One can make cogent reasoning out of the above. Politicians and Ghanaian politicians will always have the means, right or wrong, to convince the constituents to carry out what gratifies them.

These two sides of the parliamentary divide have one time or the other boycotted legitimate and constitutional process. The National Democratic Congress (NDC) being the worse under the circumstance, boycotting sixteen sittings of parliament with the New Patriotic Party (NPP) engaging in six

Causes of their boycotts vary widely and included unnecessary entrenchment in positions, inability of members to reach consensus on simple matters, lack of trust in each other, ineffective communications between the two parties in parliament among others.

Our Members of Parliament have disagreed on almost everything political under the sun apart from their interests, resulting in the numerous and unwarranted boycotts. We have not heard them disagreeing, walking out nor boycotting any session on salaries, per-diem, allowances, travels, and anything “that is of their heart desire”

The effects of the boycotts have always been negative. Sadly, political interest has overridden the interest of the constituents. The effects from parliamentary boycotts have negatively contributed to wrong perceptions of the work of parliaments. It is perceived that they are there for their selfish interest.

It normally creates unnecessary political tension in the country. From all boycotts by our MPs, the boycotters come back to parliament in an uneasy manner. In some cases, they feel victors but the majority claim superiority, for their wishes have carried the day. In all these, I stress here again that the voter is the loser.

In all, twenty-two boycotts by MPs of the Parliament of Ghana have occurred since the inception of the fourth republic, all of them by the Minority of the era. This happens when the tables turn. The NDC started it all even though they were not the first Minority party. They have walked out on sixteen times as stated earlier. Their first boycott was in August 2003. This was about the debate on the National Health Insurance Scheme (NHIS), Bill. The NDC MPs accused the then government of deceiving Ghanaians on the subject.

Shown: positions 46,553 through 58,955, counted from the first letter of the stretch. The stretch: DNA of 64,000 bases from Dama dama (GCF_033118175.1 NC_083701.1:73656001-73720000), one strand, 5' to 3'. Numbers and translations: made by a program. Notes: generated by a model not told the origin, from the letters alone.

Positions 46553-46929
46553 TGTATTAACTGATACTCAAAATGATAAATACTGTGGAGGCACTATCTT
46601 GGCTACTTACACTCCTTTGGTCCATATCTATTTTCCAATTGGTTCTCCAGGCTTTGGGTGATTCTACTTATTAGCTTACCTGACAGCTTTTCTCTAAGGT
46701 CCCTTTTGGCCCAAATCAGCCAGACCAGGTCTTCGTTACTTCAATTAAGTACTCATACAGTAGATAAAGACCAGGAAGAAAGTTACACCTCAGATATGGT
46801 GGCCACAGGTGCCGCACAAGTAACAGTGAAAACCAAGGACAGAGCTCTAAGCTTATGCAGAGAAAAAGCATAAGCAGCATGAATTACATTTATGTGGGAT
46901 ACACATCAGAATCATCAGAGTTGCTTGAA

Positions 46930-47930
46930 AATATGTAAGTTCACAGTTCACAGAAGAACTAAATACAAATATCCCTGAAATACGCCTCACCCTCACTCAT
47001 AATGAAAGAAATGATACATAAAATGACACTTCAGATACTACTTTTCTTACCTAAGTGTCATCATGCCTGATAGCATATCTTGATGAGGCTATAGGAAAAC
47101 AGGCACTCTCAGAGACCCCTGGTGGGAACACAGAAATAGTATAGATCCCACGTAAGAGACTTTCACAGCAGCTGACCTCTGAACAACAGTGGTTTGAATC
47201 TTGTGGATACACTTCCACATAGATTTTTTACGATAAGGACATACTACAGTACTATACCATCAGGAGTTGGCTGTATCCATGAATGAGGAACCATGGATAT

Seven years later the New Patriotic Party (NPP) minority in then parliament staged their first boycott in August 2010. This was on the STX Korean housing deal. For them the NDC Majority had betrayed a trust they had in them after an initial agreement.

The year 2018 saw the highest number of boycotts by the Minority NDC. These were in May, June, August and November. In February 2019 alone, the NDC MPs, boycotted proceedings on three occasions, all of which were about election and swearing-in of the Ayawaso West Wuogon MP, Lydia Alhassan. This is when they were seen in the chamber cladded in black, displaying placards with the inscription “Bloody Widow”

In all these, the Minority had operated from the outside the chamber, the legitimate and designated venue for Parliamentary business. Virtually it becomes another ‘parliament’ outside the real parliament. They struggle for the media to disseminate their message to the constituents to win their sympathy.

Our Honorables must understand that, parliament in modern politics and history is “a legislative body of government. Generally, a modern parliament has three main functions. Paramount among these is to represent the electorate and not party. Without the electorate there would be no MP. Our MPs must be guided by fact that their constituents consist of members of their respective parties and others.

They also make laws, and oversee the government via hearings and inquiries. These are all done in the chamber of Parliament and not outside of it. There is only one parliament and there must not be any parliament outside parliament

Nana Sifa Twum